In the 2006 dance drama (the best genre) Take the Lead, Spain’s sexiest ’90s export told a student that if she loved to dance, she was meant to dance. The 2006 tale of a real-life dance instructor might not have been Antonio Banderas’ most memorable role, but his words ring with truth.

At least, that’s what clunky, out-of-practice salsa dancers try to believe as John Glessner leads them around the floor at Ballroom Bliss, the studio he co-owns with fellow instructor Brittany Bines.

Both Glessner and Bines agree that ballroom dance is experiencing an upswing that many attribute to the popularity of shows like Dancing with the Stars. Inspired by their favorite B-listers’ foxtrots, waltzes and rumbas, more Americans are getting into the groove on hardwood at studios like theirs.

“It’s kind of made it cool again … particularly for the male clientele because they’re the tough ones,” says Glessner.

Any given night, Northeast Floridians shag, swing, salsa, merengue, cha-cha, waltz, two-step, Lindy hop and — lest we forget the 1970s treasure — hustle at places like Club Savoy, Ortega River Club, Cuba Libre, 57 Heaven, or anywhere there’s music and floor space. (Rumor has it that at least one Folio Weekly writer has swing-danced — swung? — on a Mellow Mushroom patio.)

Knowing how to ballroom dance is like being a member of a fun extended family who are all in on the same secret.

“It’s a way for me to express myself and to kind of let go of the troubles of the day and just relax and have fun on the floor,” says Bines.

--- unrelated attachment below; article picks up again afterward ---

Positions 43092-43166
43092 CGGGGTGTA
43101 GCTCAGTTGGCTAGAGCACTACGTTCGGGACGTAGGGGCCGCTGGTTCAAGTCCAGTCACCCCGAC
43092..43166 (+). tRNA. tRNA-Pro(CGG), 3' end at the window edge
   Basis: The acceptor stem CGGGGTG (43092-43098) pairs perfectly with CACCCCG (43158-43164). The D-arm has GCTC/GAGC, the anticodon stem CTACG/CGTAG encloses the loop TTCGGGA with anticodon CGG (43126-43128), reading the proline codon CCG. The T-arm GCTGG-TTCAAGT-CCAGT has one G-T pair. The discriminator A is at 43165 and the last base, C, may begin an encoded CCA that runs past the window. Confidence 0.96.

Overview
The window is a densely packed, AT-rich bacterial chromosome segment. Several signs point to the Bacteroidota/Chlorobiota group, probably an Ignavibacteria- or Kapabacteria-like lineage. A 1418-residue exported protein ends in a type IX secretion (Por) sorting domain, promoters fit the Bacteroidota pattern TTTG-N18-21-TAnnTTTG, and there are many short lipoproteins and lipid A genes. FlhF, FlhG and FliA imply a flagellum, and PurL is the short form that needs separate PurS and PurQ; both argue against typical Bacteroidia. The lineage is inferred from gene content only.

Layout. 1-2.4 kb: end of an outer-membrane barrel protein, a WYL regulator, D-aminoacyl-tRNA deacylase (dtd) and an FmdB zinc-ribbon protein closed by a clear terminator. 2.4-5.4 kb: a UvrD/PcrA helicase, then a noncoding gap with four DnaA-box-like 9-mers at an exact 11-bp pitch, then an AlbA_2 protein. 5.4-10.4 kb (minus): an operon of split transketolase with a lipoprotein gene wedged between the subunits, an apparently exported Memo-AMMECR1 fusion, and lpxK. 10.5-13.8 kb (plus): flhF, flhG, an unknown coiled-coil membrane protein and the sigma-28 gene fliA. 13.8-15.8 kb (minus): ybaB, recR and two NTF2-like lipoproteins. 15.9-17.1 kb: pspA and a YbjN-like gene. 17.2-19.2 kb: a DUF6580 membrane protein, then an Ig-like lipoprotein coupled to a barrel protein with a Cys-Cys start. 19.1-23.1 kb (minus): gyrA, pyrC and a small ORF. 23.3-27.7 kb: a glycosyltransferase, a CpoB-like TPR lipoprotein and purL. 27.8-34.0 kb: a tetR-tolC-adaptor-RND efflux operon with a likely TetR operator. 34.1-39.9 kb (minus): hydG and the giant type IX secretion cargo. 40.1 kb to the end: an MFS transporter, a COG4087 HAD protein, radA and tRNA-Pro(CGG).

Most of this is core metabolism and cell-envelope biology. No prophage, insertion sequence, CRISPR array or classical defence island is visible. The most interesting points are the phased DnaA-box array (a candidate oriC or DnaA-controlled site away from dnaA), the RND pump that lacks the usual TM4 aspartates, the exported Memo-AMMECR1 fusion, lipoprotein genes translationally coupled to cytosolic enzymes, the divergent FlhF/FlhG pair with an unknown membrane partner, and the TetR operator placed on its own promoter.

Seeing two practiced dancers gracefully execute complex footwork can be intimidating for someone who has never attempted a step more difficult than the Dougie. But letting that keep you off the floor would be like watching Shaun Thurston paint at Bonnabrew (plug, plug) and deciding not to take a painting class. Besides, dancing is easier than you may think it is.

Take a chance — you might surprise yourself. The vast majority of studios, like Ballroom Bliss, allow you to dip a toe in with introductory packages.

Ballroom Bliss’s estimated 80 students are of all ages and skill levels; some want to wow the crowd at a reunion or wedding, others to reconnect with that special someone, still others simply love to dance. A few even go on to compete (Glessner is well-known on the competition circuit and frequently competes in pro-am events with students).

At first, the moves of that clunky, out-of-practice salsa dancer are stiff and awkward but, encouraged by Glessner’s patient and practiced lead, their stiffness quickly fades and feet glide (sort of) across the floor in nearly perfect time. By the time the song ends, both instructor and student are beaming with pleasure.

“It’s yet another way … to be able to move to the music, expression, it’s a great release, it’s great exercise,” says Glessner. “I just think I’m probably one of the most fortunate people in the world — I get paid to do something I love.”

About EU Jacksonville

october, 2021